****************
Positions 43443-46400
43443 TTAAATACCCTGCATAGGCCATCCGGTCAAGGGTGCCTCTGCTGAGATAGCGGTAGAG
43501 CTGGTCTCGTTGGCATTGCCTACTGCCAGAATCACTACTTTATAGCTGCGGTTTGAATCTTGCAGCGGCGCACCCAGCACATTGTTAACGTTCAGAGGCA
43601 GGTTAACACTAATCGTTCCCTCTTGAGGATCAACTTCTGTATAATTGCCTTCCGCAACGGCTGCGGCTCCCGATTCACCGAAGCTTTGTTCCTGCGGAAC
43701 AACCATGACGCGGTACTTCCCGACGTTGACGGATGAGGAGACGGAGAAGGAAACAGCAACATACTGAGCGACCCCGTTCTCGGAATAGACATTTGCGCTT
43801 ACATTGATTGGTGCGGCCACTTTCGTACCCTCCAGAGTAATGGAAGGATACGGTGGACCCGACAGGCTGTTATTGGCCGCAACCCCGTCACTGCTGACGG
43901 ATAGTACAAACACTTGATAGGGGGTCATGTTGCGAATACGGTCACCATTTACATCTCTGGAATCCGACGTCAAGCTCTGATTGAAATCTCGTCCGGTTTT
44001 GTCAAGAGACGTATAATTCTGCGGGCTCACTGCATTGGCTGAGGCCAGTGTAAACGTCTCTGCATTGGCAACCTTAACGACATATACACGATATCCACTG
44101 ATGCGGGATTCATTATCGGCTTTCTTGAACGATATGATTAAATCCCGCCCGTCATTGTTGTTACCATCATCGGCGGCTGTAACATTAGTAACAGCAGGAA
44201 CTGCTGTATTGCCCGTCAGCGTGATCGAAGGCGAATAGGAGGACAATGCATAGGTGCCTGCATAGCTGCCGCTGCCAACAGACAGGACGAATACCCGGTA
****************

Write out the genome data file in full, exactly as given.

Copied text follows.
Positions 43443-46400
43443 TTAAATACCCTGCATAGGCCATCCGGTCAAGGGTGCCTCTGCTGAGATAGCGGTAGAG
43501 CTGGTCTCGTTGGCATTGCCTACTGCCAGAATCACTACTTTATAGCTGCGGTTTGAATCTTGCAGCGGCGCACCCAGCACATTGTTAACGTTCAGAGGCA
43601 GGTTAACACTAATCGTTCCCTCTTGAGGATCAACTTCTGTATAATTGCCTTCCGCAACGGCTGCGGCTCCCGATTCACCGAAGCTTTGTTCCTGCGGAAC
43701 AACCATGACGCGGTACTTCCCGACGTTGACGGATGAGGAGACGGAGAAGGAAACAGCAACATACTGAGCGACCCCGTTCTCGGAATAGACATTTGCGCTT
43801 ACATTGATTGGTGCGGCCACTTTCGTACCCTCCAGAGTAATGGAAGGATACGGTGGACCCGACAGGCTGTTATTGGCCGCAACCCCGTCACTGCTGACGG
43901 ATAGTACAAACACTTGATAGGGGGTCATGTTGCGAATACGGTCACCATTTACATCTCTGGAATCCGACGTCAAGCTCTGATTGAAATCTCGTCCGGTTTT
44001 GTCAAGAGACGTATAATTCTGCGGGCTCACTGCATTGGCTGAGGCCAGTGTAAACGTCTCTGCATTGGCAACCTTAACGACATATACACGATATCCACTG
44101 ATGCGGGATTCATTATCGGCTTTCTTGAACGATATGATTAAATCCCGCCCGTCATTGTTGTTACCATCATCGGCGGCTGTAACATTAGTAACAGCAGGAA
44201 CTGCTGTATTGCCCGTCAGCGTGATCGAAGGCGAATAGGAGGACAATGCATAGGTGCCTGCATAGCTGCCGCTGCCAACAGACAGGACGAATACCCGGTA